Adventitious crisis is a crisis involving a traumatic event. It is not part of everyday life. A. Situational crisis is from an external source that upset ones psychological equilibrium C and D. Are the same. They are transitional or developmental periods in life

92. During the initial care of rape victims the following are to be considered EXCEPT:
A. Assure privacy.
B. Touch the client to show acceptance and empathy
C. Accompany the client in the examination room.
D. Maintain a non-judgmental approach.

Answer: (B) Touch the client to show acceptance and empathy
The client finds touch intrusive and therefore should be avoided. A. Privacy is one of the rights of a victim of rape. C.The client is anxious. Accompanying the client in a quiet room ensures safety and offers emotional support. D. Guilt feeling is common among rape victims. They should not be blamed.

93. The nurse acts as a patient advocate when she does one of the following:
A. She encourages the client to express her feeling regarding her experience.
B. She assesses the client for injuries.
C. She postpones the physical assessment until the client is calm
D. Explains to the client that her reactions are normal

Answer: (C) She postpones the physical assessment until the client is calm
The nurse acts as a patient advocate as she protects the client from psychological harm A. The nurse acts a a counselor B. The nurse acts as a technician D. This exemplifies the role of a teacher

94. Crisis intervention carried out to the client has this primary goal:
A. Assist the client to express her feelings
B. Help her identify her resources
C. Support her adaptive coping skills
D. Help her return to her pre-rape level of function

Answer: (D) Help her return to her pre-rape level of function
The goal of crisis intervention to help the client return to her level of function prior to the crisis. A,B and C are interventions or strategies to attain the goal

95. Five months after the incident the client complains of difficulty to concentrate, poor appetite, inability to sleep and guilt. She is likely suffering from:
A. Adjustment disorder
B. Somatoform Disorder
C. Generalized Anxiety Disorder
D. Post traumatic disorder

Answer: (D) Post traumatic disorder
Post traumatic stress disorder is characterized by flashback, irritability, difficulty falling asleep and concentrating following an extremely traumatic event. This lasts for more that one month A. Adjustment disorder is the maladaptive reaction to stressful events characterized by anxiety, depression and work or social impairments. This occurs within 3 months after the event B. Somatoform disorders are anxiety related disorders characterized by presence of physical symptoms without demonstrable organic basis C. Generalized anxiety disorder is characterized by chronic, excessive anxiety for at least 6 months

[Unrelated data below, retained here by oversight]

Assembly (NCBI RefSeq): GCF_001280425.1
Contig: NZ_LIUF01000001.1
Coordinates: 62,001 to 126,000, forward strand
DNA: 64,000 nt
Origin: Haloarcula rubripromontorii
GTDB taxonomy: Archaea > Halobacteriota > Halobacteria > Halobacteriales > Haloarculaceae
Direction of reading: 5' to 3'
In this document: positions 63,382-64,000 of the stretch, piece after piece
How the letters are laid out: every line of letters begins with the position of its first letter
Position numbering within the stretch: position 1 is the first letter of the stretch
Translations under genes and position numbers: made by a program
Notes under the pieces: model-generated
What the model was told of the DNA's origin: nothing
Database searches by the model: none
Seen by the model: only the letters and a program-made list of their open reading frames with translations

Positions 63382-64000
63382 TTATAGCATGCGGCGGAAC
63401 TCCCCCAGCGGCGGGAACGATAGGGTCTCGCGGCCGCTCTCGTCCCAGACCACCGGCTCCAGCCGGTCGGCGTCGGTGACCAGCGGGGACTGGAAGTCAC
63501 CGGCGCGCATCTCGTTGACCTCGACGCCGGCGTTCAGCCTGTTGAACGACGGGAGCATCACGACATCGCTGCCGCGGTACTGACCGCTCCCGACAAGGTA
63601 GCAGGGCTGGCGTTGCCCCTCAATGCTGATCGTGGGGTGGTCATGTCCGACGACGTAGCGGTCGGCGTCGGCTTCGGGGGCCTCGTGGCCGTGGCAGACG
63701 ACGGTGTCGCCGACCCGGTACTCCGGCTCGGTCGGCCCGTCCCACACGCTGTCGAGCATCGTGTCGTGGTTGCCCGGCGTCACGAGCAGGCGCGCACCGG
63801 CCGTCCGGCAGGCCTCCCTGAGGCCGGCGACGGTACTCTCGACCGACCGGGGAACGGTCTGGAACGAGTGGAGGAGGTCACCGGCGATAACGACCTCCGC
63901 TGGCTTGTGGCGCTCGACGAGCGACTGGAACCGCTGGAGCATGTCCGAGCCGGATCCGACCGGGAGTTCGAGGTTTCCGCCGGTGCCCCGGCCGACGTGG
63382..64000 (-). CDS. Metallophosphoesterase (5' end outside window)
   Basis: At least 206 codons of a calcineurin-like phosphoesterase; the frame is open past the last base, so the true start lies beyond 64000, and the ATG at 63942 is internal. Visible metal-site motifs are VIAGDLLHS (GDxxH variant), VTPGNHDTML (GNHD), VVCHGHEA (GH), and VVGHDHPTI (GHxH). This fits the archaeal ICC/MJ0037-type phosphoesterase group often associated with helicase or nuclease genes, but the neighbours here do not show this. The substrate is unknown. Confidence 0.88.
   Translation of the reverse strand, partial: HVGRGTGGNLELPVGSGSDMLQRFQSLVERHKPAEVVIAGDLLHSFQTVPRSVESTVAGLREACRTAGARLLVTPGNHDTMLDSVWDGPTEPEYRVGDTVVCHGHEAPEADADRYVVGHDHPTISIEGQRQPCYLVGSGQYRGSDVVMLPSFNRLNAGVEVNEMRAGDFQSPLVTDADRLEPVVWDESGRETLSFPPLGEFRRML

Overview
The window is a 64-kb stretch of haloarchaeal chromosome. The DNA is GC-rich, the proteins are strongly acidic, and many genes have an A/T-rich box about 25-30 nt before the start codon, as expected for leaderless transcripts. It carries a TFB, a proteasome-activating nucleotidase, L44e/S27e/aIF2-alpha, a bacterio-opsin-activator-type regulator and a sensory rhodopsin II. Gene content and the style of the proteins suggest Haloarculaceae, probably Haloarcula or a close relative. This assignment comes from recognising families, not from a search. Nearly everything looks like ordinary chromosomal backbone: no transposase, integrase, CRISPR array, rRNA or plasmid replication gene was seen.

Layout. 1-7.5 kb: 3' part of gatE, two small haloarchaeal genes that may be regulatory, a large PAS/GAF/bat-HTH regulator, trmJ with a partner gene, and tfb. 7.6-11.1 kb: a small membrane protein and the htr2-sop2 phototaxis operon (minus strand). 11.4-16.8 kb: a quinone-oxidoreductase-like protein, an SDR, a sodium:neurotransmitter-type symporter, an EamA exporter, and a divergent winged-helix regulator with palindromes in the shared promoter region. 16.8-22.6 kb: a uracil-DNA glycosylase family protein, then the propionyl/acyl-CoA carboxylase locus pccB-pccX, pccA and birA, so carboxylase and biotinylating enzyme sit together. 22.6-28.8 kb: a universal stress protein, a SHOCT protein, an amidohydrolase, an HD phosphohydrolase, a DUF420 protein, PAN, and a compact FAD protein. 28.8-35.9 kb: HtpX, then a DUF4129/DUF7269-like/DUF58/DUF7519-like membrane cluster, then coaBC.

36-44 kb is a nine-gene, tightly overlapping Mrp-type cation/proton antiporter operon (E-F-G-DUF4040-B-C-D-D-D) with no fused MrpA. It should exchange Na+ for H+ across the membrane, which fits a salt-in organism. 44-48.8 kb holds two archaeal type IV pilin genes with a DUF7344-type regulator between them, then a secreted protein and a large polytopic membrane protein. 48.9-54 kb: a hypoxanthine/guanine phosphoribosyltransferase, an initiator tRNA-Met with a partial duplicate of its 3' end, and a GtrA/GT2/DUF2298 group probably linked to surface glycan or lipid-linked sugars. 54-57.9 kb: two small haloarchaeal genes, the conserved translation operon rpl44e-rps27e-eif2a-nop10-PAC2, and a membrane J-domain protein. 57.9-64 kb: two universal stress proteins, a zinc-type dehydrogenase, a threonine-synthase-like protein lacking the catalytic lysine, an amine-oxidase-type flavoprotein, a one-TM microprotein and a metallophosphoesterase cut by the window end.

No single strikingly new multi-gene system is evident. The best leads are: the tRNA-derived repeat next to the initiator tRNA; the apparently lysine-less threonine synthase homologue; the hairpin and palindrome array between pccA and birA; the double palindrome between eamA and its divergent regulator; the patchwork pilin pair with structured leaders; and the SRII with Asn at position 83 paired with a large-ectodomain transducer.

96. Situation: A 29 year old client newly diagnosed with breast cancer is pacing, with rapid speech headache and inability to focus with what the doctor was saying.

The nurse assesses the level of anxiety as:
A. Mild
B. Moderate
C. Severe
D. Panic

Answer: (C) Severe
The client’s manifestations indicate severe anxiety. A Mild anxiety is manifested by slight muscle tension, slight fidgeting, alertness, ability to concentrate and capable of problem solving. B. Moderate muscle tension, increased vital signs, periodic slow pacing, increased rate of speech and difficulty in concentrating are noted in moderate anxiety. D. Panic level of anxiety is characterized immobilization, incoherence, feeling of being overwhelmed and disorganization

97. Anxiety is caused by:
A. an objective threat
B. a subjectively perceived threat
C. hostility turned to the self
D. masked depression

Answer: (B) a subjectively perceived threat
Anxiety is caused by a subjectively perceived threat A. Fear is caused by an objective threat C. A depressed client internalizes hostility D. Mania is due to masked depression

98. It would be most helpful for the nurse to deal with a client with severe anxiety by:
A. Give specific instructions using speak in concise statements.
B. Ask the client to identify the cause of her anxiety.
C. Explain in detail the plan of care developed
D. Urge the client to focus on what the nurse is saying

Answer: (A) Give specific instructions using speak in concise statements.
The client has narrowed perceptual field. Lengthy explanations cannot be followed by the client. B. The client will not be able to identify the cause of anxiety C and D. The client has difficulty concentrating and will not be able to focus.

99. Which of the following medications will likely be ordered for the client?”
A. Prozac
B. Valium
C. Risperdal
D. Lithium

Answer: (B) Valium
Antianxiety A. Antidepressant C. Antipsychotic D. Antimanic

100. Which of the following is included in the health teachings among clients receiving Valium?:
A. Avoid foods rich in tyramine.
B. Take the medication after meals.
C. It is safe to stop it anytime after long term use.
D. Double up the dose if the client forgets her medication.

Answer: (B) Take the medication after meals.
Antianxiety medications cause G.I. upset so it should be taken after meals. A. This is specific for antidepressant MAOI. Taking tyramine rich food can cause hypertensive crisis. C. Valium causes dependency. In which case, the medication should be gradually withdrawn to prevent the occurrence of convulsion. D The dose of Valium should not be doubled if the previous dose was not taken. It can intensify the CNS depressant effects.